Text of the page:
I don’t know about you, but in the miserable months of winter, I don’t tend to have the energy to do useful or creative things in the evenings. I find myself doing a lot of reading or watching TV, but sometimes it’s nice to give my eyes a rest and just listen.
So something I’ve really been appreciating lately is the boom in ‘podcasting’.
Podcasts are a bit like talk radio shows that you can listen to whenever you like. They’re usually completely free (although you might have to put up with some adverts), and there are so many nowadays that I’m sure you could find one about any topic you can think of! There’s a lot of sports analysis and interviews out there – recently, I’ve been listening to some fantastic interviews with former F1 drivers and technicians. Crime series are pretty popular (either drama or ‘True Crime’), or there are some great ones about history, politics, science and philosophy if that’s more your thing. Other podcasts just involve a host interviewing various different people – and they can be really entertaining if they’re done well.
If you fancy giving them a try, I’ve got a few tips to help you get started…
The best way to find and listen to podcasts is through your smartphone or tablet, and to do that you’ll need an app. If you’ve got an iPad or iPhone, you can use the Podcast option on the iTunes app to browse or search for topics of interest, or to see what’s popular at the moment. On Android devices you’ll have to get a free podcast app from the Play Store, such as “Google Podcasts”, “DoublePod” or “Podcast Addict”. Or, if you have a Spotify account, you can search for podcasts through the Spotify app – they have quite a few exclusive ones now.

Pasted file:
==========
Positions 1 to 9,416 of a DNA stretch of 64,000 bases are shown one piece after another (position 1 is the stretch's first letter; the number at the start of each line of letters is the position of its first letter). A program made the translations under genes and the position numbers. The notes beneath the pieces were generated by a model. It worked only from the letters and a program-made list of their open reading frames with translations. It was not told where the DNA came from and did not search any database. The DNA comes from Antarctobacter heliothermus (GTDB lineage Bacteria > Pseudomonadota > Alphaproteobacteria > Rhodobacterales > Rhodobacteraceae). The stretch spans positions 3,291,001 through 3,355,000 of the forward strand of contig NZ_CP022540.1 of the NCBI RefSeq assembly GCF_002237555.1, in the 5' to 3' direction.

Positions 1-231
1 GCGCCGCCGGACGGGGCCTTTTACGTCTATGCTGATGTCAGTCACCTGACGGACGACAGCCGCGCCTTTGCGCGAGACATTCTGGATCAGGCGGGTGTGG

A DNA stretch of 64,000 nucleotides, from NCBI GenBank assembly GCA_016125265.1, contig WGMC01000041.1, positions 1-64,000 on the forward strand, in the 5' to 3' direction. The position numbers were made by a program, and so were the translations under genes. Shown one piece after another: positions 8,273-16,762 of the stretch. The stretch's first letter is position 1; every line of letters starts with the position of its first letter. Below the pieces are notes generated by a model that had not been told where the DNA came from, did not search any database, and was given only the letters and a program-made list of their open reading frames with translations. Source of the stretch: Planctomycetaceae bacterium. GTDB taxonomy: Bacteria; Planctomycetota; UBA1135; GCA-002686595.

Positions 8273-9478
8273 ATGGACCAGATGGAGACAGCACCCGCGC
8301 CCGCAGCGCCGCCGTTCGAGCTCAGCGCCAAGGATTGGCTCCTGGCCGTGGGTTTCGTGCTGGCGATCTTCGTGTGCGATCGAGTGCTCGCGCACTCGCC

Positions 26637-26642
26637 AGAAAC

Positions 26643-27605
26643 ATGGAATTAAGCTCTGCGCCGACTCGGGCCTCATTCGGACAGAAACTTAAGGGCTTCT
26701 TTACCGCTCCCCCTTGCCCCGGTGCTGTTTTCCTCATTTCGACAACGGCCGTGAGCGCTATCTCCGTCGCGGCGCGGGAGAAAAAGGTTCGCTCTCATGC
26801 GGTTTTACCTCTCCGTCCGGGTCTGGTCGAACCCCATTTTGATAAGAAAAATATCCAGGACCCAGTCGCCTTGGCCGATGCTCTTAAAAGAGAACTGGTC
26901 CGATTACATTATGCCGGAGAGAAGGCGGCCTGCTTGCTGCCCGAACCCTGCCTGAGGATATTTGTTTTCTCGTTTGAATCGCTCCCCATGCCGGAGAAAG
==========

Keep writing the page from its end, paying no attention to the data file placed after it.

My first port of call though is always the BBC Sounds app. All the podcasts on there are produced by the BBC and so they’re really high quality (which is not always a guarantee!). You can listen to the back catalogue of your favourite radio shows, as well as exclusive recordings. I’m a big fan of The Curious Cases of Rutherford & Fry – a science show from Radio 4.
Usually, podcast episodes form part of a series. You can listen to individual episodes by streaming them (listening over an internet connection) or by downloading them to your device to listen offline (you can delete them afterwards). If you ‘subscribe’ to a particular series, you’ll get notified every time there’s a new episode ready, and it’s easier to find all the old episodes too.
Watch out if you’re listening out and about, though – unless you download them at home first, streaming podcast episodes can use up your mobile data. (And they can also be pretty distracting if you’re trying to concentrate on your supermarket shop, or cross a busy road!)
If you’d rather listen through your PC or laptop at home, you’re best off streaming them directly from a website, such as the BBC Sounds website.
If there’s a particular show you want to listen to, search for its title in a search engine such as Google, along with the word ‘podcast’, and you might find that the podcast has its own website – like ‘Serial’, a popular American true crime podcast. A word of warning here though – podcasts don’t always come with an age rating or content guidance, and so you might want to avoid listening with children in the room unless you’re sure that it’s going to be free from bad language or other adult themes – true crime ones in particular are fairly grisly!
I hope that’s enough to get you started. As I say, there is something for everyone in the world of podcasts, so enjoy exploring what’s out there.